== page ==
Another handy feature on any hygrometer is it's ability to store information about minimum and maximum read outs for a given period of time, a day for instance. This means that a user can know the extremes, even if those extremes occur while they are gone or not checking the read out. Some of these units will also include an alarm or an alert that signals when a set level is exceeded. For instance, if a user wants an alert when humidity exceeds 60%, some devices can flash a warning or begin beeping.


This Extech hygrometer measures 3.9" W x 4.2" H x .78" L and can be hung on the wall with the included bracket or stood on a desk top with the built-in stand. The LCD display shows relative humidity, temperature, and dew point. It records relative humidity from 10 to 99% accurately within +/- 4% and temperatures from 14 to 140 degrees F within +/-1.8 degrees.

It also features a remote probe which extends 18" and can be used for measuring behind walls. It has a programmable alarm which can be set to give off a visual or audible alert when a high or low humidity level is exceeded. It will also recall maximum and minimum readings for you to monitor what is occurring while you're not present.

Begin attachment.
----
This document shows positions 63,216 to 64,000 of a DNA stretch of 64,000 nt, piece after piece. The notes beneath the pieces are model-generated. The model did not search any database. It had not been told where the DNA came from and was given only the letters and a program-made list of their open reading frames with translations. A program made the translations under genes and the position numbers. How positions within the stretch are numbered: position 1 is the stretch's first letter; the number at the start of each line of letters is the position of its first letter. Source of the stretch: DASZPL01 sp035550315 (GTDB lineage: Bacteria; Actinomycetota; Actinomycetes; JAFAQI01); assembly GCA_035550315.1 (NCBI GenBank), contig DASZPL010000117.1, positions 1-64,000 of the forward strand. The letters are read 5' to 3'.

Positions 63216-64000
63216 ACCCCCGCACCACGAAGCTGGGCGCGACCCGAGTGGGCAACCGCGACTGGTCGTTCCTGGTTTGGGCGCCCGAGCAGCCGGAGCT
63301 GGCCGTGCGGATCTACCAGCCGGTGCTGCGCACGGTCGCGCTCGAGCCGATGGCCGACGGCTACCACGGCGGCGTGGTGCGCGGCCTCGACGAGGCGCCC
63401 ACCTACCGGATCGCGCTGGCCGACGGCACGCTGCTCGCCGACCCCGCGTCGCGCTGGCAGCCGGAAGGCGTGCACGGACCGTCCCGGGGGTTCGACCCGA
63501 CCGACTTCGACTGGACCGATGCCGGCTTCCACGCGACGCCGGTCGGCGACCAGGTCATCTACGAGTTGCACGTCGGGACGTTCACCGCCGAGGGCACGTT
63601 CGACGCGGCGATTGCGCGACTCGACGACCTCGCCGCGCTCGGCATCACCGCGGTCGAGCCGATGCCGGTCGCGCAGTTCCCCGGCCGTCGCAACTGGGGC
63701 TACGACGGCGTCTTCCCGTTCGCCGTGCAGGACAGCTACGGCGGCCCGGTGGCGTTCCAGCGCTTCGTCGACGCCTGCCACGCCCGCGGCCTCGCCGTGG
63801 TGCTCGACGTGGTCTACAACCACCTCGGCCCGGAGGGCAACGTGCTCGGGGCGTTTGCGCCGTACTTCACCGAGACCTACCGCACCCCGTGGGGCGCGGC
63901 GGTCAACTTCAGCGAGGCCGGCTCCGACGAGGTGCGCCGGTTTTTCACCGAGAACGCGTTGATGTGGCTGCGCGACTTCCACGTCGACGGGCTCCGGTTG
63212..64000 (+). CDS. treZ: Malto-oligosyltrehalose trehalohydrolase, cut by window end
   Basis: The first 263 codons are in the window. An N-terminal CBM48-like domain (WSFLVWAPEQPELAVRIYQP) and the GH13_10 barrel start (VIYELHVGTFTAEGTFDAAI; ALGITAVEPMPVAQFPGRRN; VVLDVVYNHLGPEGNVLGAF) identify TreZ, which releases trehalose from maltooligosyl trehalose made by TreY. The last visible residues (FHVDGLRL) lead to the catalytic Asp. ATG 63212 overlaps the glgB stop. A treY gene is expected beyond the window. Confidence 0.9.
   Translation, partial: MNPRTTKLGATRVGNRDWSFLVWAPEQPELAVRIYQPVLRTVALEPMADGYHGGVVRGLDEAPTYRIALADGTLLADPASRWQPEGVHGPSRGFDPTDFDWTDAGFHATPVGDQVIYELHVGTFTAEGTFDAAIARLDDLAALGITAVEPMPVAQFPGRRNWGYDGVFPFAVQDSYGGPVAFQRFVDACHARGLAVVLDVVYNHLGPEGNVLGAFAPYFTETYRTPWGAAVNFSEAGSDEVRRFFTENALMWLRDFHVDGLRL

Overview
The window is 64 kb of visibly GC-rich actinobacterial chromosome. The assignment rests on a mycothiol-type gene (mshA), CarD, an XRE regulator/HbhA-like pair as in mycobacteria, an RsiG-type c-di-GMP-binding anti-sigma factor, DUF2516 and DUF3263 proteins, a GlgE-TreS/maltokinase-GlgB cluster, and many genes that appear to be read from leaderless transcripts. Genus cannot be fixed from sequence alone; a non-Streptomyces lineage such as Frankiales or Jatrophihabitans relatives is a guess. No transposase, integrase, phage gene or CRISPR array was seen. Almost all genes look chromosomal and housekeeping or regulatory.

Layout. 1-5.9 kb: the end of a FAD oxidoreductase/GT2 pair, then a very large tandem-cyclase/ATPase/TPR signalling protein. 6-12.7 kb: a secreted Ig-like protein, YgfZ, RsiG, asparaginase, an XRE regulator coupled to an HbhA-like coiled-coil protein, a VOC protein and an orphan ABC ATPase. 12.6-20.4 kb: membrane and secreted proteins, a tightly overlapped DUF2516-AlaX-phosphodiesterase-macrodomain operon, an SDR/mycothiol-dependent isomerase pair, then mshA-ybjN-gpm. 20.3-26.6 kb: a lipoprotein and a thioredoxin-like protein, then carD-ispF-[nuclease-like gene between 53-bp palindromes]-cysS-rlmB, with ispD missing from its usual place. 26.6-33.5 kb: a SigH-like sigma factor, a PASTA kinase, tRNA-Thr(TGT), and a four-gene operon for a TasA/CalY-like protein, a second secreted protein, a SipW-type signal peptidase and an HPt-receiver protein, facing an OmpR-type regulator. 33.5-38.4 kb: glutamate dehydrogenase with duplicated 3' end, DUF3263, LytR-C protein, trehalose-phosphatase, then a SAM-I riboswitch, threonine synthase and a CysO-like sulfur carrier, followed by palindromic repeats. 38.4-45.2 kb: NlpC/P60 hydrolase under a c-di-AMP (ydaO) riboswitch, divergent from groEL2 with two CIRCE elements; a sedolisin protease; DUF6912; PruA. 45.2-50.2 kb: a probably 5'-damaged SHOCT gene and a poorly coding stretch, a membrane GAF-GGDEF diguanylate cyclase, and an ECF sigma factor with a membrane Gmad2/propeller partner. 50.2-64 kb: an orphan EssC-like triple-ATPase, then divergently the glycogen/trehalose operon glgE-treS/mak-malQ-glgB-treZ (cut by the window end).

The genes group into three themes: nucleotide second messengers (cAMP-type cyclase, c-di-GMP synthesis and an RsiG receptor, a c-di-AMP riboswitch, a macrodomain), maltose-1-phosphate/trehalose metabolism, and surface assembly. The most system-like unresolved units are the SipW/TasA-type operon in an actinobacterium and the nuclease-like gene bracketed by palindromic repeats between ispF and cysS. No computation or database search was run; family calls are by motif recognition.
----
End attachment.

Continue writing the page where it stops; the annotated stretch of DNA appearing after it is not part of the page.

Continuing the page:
This device operate off of 2 AAA batteries.

A Closer Look at the Extech Hygrometer and Thermometer


This hygrometer from Honeywell features an easy to read LCD display with 1" numbers and high contrast. The main unit measures 4.33" W x 4.86" H x 1.08" D and can rest on a desk top or be hung on the wall. The main unit will display both temperature and humidity data for indoor or outdoor locations. It has a wireless sensor that can transmit data remotely, from as far away as 100 feet.

It senses and displays temperatures from 23 to 122 degrees F indoors and from -38 to 158 degrees F when using Lithium batteries or -4 to 158 degrees when using alkaline batteries. It displays humidity levels from 25 to 90%. The main unit requires 2 AA batteries and the remote sensor two additional AA batteries. This device is capable of monitoring up to 3 remote locations but this requires the purchase of two additional sensors. This device is able to recall minimum and maximum recorded data and comes with a one year warranty.